What was notable about the men’s race were the riders who did not win. For example, multiple cyclocross world champion and Tour de France stage winner Mathieu van der Poel was third in the race while seven-time Tour de France Škoda Green Jersey winner Peter Sagan finished in 14th place. The Italian former road race specialist Davide Rebellin, who sadly passed away on November 30, finished 39th of the 99 riders participating in the race, an impressive performance for a 51-year-old athlete.
A little more than a month after these landmark championships, the Girona-based promoter Klassmark announced that a new global gravel race series will debut in 2023. The series, called Gravel Earth, will combine six to eight races, in different locations around the world, and culminate with an Earth Final Championship in late October or November at a yet undetermined location. The series was created “with the ambition of maintaining [gravel racing’s] essence [and] bringing together some of the most important and experienced events on Earth. The values of this sport, respect for the environment and love for the territory must prevail over any competition.”
Klassmark co-owner Cristina Freixes told journalists that the idea behind Gravel Earth was to expose more cycling fans to off-road racing in extraordinary places around the world. “What we wanted is to choose different kinds of styles of races but all in amazing places,” she said. “To provide more of an experience than a competition.”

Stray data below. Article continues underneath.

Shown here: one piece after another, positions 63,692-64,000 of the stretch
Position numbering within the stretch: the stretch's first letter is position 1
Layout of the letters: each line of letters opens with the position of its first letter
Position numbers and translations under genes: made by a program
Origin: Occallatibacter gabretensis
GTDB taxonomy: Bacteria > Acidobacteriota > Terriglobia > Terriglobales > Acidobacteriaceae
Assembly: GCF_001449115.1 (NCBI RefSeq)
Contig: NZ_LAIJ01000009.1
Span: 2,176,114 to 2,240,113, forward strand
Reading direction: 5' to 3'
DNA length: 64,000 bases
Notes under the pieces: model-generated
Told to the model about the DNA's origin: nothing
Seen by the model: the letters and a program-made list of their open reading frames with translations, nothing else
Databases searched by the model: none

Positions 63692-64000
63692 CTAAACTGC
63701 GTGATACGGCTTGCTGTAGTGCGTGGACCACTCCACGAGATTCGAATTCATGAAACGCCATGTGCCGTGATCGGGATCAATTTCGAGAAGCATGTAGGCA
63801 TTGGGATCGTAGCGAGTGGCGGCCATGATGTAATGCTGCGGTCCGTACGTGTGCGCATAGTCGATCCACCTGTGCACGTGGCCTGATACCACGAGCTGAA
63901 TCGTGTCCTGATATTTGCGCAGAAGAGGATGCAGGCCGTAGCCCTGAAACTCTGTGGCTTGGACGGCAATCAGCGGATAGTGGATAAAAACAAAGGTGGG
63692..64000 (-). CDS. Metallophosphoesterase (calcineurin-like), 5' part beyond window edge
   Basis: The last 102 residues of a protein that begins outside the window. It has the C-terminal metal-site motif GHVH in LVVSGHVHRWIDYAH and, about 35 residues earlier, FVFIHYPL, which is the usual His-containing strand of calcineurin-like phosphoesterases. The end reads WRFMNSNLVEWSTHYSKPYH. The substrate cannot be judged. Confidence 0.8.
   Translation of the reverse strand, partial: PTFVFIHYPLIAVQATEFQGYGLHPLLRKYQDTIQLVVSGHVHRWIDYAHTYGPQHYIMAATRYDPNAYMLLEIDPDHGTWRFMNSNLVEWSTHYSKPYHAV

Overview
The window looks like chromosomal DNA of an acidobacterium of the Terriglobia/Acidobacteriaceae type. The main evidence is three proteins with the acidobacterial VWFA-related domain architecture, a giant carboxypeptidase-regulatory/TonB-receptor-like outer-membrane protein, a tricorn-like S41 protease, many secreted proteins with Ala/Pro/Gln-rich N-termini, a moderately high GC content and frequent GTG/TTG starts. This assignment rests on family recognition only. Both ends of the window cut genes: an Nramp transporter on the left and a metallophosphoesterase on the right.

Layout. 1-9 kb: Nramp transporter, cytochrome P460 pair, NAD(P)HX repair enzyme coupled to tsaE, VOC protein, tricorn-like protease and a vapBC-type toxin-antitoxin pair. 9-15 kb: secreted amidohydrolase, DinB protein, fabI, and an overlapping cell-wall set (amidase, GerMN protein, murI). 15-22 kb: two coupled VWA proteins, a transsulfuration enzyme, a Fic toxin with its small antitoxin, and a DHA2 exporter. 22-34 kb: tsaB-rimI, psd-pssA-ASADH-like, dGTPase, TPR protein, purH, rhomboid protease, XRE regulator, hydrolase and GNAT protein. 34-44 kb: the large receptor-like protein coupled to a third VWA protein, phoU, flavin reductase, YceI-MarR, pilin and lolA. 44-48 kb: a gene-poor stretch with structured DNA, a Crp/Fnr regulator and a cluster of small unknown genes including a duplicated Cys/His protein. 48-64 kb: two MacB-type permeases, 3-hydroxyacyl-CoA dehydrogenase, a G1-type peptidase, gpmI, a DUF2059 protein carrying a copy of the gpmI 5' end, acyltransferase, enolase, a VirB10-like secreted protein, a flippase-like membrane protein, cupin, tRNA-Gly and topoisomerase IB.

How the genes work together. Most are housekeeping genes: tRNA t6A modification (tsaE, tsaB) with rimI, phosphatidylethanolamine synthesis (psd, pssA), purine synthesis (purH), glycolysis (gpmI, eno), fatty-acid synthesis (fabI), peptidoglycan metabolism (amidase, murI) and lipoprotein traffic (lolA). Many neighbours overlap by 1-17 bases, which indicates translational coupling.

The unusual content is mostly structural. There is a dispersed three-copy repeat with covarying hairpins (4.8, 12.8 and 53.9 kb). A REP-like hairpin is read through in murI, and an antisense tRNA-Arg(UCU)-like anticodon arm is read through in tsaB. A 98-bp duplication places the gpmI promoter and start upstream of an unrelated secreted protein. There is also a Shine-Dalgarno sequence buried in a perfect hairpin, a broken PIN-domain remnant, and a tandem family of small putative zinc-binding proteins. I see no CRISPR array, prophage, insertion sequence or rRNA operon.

The series will kick off on April 29-30 with La Traka, on the Costa Brava and Girona, Spain. It will be followed on June 20-23 by the four-stage Migration Gravel Race in Kenya’s Maasai Mara. Just a few days later, gravel racers will be in France for the Nature is Bike run. July 1 sees gravel specialists in the heart of the Swiss Alps, in Andermatt, for the Octopus Gravel race, involving timed segments. That is followed by a single-stage race at The Rift in Iceland on July 23, with another single-stage event taking place on August 12 in Bergslagen, Sweden. That’s quite a journey.
But the series is not all sightseeing. Points will be allotted to the top male, female and non-binary finishers at each event, with every event weighted differently, depending on its “difficulty and prestige.” The final rankings will be calculated by totalling a rider’s top two scores, as well as the results of the Earth Final, which will, of course, award more points than the earlier races.
Since each event is rated differently, riders can choose to participate in events that best suit their style and skills. Riders who prefer stage racing will opt for Kenya’s Migration Gravel Race, which awards 12,000 points, while the Swedish and Icelandic races each allot 9,000 points. According to Freixes, “this classification format rewards the most regular and versatile bikers of the year.”
But the real point of the Earth Series is to promote gravel racing and environmental ideals. “The tracks of the Gravel Earth Series promote remote areas little visited by the general public to find genuine contact with the Earth,” the press release declared. “The landscape value and the natural environment in which the events take place must be the first premise.”